What to Keep – What to Toss
Author: Lane Keating
This is Part 2 of my interview with certified Senior Real Estate Specialist and Staging Professional, Whitney Smith. The topic is “Downsizing Could Be Your Key to a Successful Retirement.”
If you are just deciding to make a move to smaller quarters, and you haven’t picked out your new living space, you probably don’t know exactly what furniture you’ll need to keep. Note: do not hang on to anything that is in bad condition, you hate, or are sick of looking at.
Below are some guidelines.
Sofa and 2 matching chairs – but only if the sofa is not too big and the pieces are in good condition.
Small dining room set seating 6 or less.
Love seat – can be used in many areas like a bedroom, den, office, etc.
Armless upholstered chair or dining chairs.
Arm chair or stool that swivels.
Beds less than 80 inches long, or anything that opens into a bed. Twin beds, daybeds, and trundle beds are particularly useful for overnight guests and can be used in guest rooms and home offices.
Any piece that has storage in drawers or behind cabinet doors. Even if the piece is old and beat up, you might be able to use it in a closet, back hall, garage, or basement.
Pieces on casters or small wheels.
Pairs of floor lamps, table lamps, or sconces.
Ottomans – can be used for extra seating. Add a tray for a stylish coffee table.
Small occasional tables, pedestal tables, drop-leaf or gate-leg tables.
Bookcases and multi-sectional entertainment units.
Benches, Trunks, Mirrors
Clothing that no longer fits, is out of style, in poor repair, or you haven’t worn in over 1 year.
Lots of figurines and other bric-a-brac you’ll need to dust and will make your new smaller space look cluttered and dated.
Books you’ll never read again or haven’t read yet.
Out-of-style artwork and framed posters.
Small appliances and gadgets you haven’t used in years.
Anything of which you have more than one – especially applicable in the kitchen.
Anything oversized: sofas, coffee tables, area rugs, king-sized beds.
Any furniture that is worn or shabby including area rugs.
Leggy plants or overgrown potted trees.
Old audio equipment as well as tapes, LPs, etc.
Old computer equipment and printers, etc.
Sporting equipment left over from your children or when you or your spouse where more active.
Big grandfather clocks, pianos, pool tables, etc. that have no sentimental value.
Outdated pillows, afghans, throws.
Old, worn-out bedding, table linens, bath or kitchen towels, and potholders.
Pots and pans that are dull, hard to clean, and improperly sized for the way you cook now.
Dishes and glassware that are chipped or not in complete sets.
Extra vases and candlesticks.
Old magazines and periodicals like National Geographic.
Personal records – taxes, etc. – that are more than 7 years old.
Wobbly bookcases, tables, or chairs.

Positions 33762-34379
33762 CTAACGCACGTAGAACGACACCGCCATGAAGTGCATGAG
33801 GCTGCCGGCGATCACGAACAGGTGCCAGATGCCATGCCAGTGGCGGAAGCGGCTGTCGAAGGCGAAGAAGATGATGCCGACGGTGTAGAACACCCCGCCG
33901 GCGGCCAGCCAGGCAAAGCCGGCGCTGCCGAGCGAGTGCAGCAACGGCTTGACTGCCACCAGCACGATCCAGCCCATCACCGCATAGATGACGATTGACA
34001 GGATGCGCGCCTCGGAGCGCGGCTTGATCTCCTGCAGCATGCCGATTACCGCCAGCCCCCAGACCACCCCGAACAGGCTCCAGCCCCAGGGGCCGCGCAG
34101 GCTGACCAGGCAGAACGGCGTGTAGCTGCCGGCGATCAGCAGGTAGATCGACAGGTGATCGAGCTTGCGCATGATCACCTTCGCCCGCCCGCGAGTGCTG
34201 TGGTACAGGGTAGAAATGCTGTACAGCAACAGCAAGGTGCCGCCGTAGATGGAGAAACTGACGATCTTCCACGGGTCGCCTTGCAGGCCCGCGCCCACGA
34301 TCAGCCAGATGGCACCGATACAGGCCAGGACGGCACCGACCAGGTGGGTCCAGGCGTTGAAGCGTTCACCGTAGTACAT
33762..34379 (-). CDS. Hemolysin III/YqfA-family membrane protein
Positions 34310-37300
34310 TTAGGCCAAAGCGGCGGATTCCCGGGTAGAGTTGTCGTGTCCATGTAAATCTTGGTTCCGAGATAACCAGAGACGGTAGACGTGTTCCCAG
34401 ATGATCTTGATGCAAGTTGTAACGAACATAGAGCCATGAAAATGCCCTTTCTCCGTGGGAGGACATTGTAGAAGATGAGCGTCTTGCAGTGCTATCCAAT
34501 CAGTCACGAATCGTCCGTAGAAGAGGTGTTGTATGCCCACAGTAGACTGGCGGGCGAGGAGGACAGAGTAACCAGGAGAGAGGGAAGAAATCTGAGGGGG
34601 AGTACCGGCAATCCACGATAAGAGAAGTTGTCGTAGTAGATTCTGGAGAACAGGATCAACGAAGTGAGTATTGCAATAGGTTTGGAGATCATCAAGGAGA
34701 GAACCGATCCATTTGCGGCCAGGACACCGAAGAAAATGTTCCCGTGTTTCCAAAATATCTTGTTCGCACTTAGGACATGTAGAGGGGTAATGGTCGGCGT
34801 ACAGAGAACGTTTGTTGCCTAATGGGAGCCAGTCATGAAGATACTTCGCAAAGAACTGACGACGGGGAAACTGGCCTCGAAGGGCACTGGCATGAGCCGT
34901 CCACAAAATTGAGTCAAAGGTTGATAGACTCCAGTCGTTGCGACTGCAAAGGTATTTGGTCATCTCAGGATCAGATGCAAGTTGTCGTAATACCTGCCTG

Yard care equipment and outdoor furniture
A small desk or writing table.
Stools and footstools.
Club chairs and modular seating that is not too large.
End tables with no storage capabilities.
Oversized head board or foot board.
The message is clear: Don’t let your possessions take possession of you and your life. Embrace the simplification that will occur when you rid yourself of the stuff you don’t need. There will be less to clean and dust – and more room in your house and life.
Once you have decided what you will keep and what needs to go, you have several options for getting rid of the things you don’t want and no longer need.
Sometimes it is easier to part with long-held possessions if you know they are going to a good home and will be appreciated. Perhaps you could lend or give that oversized piece that will no longer fit a dear friend or relative. Maybe the local historic society would welcome the gift of your special antique grandfather clock or grand piano (and it would be a tax deduction).
You can include some of your garden furniture with the sale of your home. The new buyers might also want your tractor, mower, snow blower, and gardening tools if you will no longer need them.
The same goes for house furniture. Chances are the buyers of your home will not have nearly enough furniture to fill it up. They might love to have your daughter’s canopy bed, the china closet in the dining room or the pool table in the finished basement.
Just remember – it is much easier to give your stuff away than it is to try and sell it. The clothing you no longer need could mean a lot to a needy person. A young family in your church could probably make good use of your extra bedroom set or sofa. Your excessive stuff is taking up space in your house and your life. Donate it and give it a second life.
Be sure to watch for the final installment: Sell Your Home for Top Dollar F-A-S-T!